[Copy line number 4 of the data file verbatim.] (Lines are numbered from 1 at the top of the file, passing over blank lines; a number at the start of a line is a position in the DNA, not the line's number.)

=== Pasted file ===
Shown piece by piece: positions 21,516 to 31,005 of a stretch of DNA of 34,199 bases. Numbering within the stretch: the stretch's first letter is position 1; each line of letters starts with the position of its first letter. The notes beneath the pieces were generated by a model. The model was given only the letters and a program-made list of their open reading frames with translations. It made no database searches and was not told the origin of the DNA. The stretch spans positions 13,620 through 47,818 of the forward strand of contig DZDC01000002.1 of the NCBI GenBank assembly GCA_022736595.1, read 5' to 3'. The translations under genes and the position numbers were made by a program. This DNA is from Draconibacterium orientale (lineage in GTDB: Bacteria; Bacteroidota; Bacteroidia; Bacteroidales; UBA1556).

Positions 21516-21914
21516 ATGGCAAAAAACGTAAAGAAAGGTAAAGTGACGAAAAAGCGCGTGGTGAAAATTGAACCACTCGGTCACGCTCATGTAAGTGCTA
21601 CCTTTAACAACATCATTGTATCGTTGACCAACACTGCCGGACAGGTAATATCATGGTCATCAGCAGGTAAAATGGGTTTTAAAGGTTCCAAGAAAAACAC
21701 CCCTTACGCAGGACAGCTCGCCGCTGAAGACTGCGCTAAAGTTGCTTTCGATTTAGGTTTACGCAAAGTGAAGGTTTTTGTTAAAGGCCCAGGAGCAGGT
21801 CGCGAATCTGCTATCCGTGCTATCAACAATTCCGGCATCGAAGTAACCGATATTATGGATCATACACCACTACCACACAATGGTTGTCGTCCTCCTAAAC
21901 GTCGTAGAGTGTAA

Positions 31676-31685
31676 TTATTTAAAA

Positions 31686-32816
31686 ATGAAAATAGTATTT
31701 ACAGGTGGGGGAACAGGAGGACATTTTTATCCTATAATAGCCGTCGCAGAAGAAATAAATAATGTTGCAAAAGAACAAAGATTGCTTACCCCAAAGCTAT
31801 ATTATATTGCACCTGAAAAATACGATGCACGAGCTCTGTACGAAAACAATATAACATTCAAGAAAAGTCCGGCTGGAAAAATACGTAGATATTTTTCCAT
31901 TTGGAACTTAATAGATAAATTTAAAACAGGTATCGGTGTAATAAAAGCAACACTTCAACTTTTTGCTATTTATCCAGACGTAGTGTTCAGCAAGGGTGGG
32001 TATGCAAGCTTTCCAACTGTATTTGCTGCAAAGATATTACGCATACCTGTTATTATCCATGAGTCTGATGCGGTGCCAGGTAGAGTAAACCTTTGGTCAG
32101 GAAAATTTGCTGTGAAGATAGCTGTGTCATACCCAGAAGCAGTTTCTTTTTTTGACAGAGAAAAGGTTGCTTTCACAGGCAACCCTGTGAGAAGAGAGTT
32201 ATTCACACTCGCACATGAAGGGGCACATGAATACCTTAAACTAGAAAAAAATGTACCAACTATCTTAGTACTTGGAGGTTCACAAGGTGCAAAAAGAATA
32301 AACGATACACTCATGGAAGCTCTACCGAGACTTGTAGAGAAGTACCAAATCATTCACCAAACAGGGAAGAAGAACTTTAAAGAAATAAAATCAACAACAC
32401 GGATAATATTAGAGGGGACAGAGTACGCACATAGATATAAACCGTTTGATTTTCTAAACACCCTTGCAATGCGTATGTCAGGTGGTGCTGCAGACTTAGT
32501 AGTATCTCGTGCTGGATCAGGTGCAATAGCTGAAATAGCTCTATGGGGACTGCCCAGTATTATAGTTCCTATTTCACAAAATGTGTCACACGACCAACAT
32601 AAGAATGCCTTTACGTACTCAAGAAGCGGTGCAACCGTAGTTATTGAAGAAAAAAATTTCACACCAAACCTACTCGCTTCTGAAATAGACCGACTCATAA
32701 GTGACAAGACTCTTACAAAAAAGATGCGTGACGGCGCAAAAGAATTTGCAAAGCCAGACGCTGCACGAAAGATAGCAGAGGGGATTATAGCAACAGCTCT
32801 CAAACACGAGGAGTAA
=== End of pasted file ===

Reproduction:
21601 CCTTTAACAACATCATTGTATCGTTGACCAACACTGCCGGACAGGTAATATCATGGTCATCAGCAGGTAAAATGGGTTTTAAAGGTTCCAAGAAAAACAC